The future of work: seven mutations to anticipate
The Covid-19 crisis will probably engender deep and irreversible changes in the organization of companies. How can you accompany this transformation of the world of work to draw a desirable future?
The reality of periods of acceleration in history raises debates among historians and sociologists. Yet, for businesses, there is little doubt left that the Covid-19 pandemic looks like one. Transformations that were envisaged for the mid to long-term materialized sometimes within a few weeks. The massive adoption of teleworking is only the most obvious example. Beyond, the digital transformation has reached a new level, almost in all sectors: commerce, medicine, education, leisure… Forced to switch online during the successive lockdowns, consumers became used to, and even developed a taste for it. Finally, in the production field, the changes, although more discreet, are equally deep. Digitalization, automation or artificial intelligence, previously considered as long-winded transformations, have often overnight become conditions for survival.
Yet, what will remain of these upheavals? And how will they impact the organization within companies? Failing to have definite answers, experts agree to say that the pandemic will have lasting impacts on behaviors. Some blockages have subsided, leaders and staff have become aware that there were different ways of doing things, with their own risks and their opportunities.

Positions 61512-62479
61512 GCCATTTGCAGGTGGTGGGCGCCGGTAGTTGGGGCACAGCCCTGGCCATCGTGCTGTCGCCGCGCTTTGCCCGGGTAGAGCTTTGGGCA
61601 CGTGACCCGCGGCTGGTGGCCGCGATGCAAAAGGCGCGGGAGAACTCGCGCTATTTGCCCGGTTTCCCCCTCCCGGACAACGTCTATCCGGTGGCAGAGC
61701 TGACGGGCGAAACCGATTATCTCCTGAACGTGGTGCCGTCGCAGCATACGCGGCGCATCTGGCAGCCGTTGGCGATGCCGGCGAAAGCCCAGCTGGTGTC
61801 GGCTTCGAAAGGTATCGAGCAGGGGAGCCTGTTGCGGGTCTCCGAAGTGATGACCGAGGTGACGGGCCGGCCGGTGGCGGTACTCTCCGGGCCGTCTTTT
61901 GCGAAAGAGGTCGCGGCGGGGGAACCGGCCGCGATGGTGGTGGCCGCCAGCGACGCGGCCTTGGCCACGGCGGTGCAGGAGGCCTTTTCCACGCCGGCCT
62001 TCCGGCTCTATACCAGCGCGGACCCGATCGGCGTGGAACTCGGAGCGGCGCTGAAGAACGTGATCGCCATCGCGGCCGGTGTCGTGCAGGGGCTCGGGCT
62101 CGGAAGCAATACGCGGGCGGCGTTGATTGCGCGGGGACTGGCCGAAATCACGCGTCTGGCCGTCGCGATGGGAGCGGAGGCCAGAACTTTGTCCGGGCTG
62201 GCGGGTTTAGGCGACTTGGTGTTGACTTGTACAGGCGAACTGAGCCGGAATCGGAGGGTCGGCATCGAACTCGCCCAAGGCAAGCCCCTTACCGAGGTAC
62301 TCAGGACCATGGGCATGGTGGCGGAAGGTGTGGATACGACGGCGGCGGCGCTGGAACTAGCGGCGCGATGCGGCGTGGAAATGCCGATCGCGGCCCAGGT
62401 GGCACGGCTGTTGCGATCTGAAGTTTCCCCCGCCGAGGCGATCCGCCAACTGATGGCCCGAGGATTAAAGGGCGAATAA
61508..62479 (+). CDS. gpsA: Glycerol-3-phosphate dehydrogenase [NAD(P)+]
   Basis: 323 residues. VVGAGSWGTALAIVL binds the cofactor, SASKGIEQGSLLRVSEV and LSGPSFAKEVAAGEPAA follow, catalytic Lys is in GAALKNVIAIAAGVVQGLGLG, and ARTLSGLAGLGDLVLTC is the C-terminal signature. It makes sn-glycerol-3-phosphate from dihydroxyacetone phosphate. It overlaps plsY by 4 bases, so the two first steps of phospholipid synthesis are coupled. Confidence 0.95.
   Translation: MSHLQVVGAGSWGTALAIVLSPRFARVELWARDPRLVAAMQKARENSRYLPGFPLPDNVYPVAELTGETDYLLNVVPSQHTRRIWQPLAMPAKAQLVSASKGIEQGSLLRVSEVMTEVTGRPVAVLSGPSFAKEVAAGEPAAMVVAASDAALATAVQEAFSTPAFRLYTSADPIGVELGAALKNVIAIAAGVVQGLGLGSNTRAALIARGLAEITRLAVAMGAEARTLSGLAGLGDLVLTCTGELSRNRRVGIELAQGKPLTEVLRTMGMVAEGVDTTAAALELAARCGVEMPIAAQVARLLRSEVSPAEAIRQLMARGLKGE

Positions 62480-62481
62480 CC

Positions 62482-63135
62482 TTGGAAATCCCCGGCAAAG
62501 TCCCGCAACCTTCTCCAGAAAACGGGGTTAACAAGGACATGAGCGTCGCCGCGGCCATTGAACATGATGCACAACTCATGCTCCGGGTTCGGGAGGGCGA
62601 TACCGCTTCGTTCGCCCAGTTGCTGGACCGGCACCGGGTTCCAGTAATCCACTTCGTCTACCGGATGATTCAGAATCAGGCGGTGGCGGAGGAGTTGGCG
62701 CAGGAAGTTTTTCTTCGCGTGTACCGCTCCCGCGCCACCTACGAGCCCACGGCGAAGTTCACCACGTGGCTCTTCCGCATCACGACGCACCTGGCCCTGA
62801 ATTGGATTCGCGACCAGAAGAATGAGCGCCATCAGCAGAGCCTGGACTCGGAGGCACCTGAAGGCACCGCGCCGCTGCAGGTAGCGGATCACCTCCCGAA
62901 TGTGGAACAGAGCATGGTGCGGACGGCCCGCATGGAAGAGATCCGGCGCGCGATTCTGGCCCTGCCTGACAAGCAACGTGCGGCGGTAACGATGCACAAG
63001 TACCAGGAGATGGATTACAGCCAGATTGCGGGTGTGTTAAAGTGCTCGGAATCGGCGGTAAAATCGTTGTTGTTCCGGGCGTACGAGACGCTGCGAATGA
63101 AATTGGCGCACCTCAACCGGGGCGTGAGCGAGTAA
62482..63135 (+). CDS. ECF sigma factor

Thus, a vast majority of teleworkers, first forced, finally saw advantages in it. Certainly, collaboration and social bonding have suffered, but the quality of life and individual productivity have generally largely won. Therefore, many companies now envisage a “hybrid” organization: at the beginning of 2021, McKinsey Global Institute estimated that 20 to 25% of employees in advanced economies might continue working from home for more than 2 days a week. A change with multiple repercussions, both in terms of management and corporate assets, and possibly also of land-use planning.
Beyond the example of teleworking, we can see great complexity emerging. The suddenness and the simultaneity of the changes make them particularly difficult to conceptualize, then to manage. Business executives, and notably HR management, will thus need to tackle as many as seven projects.
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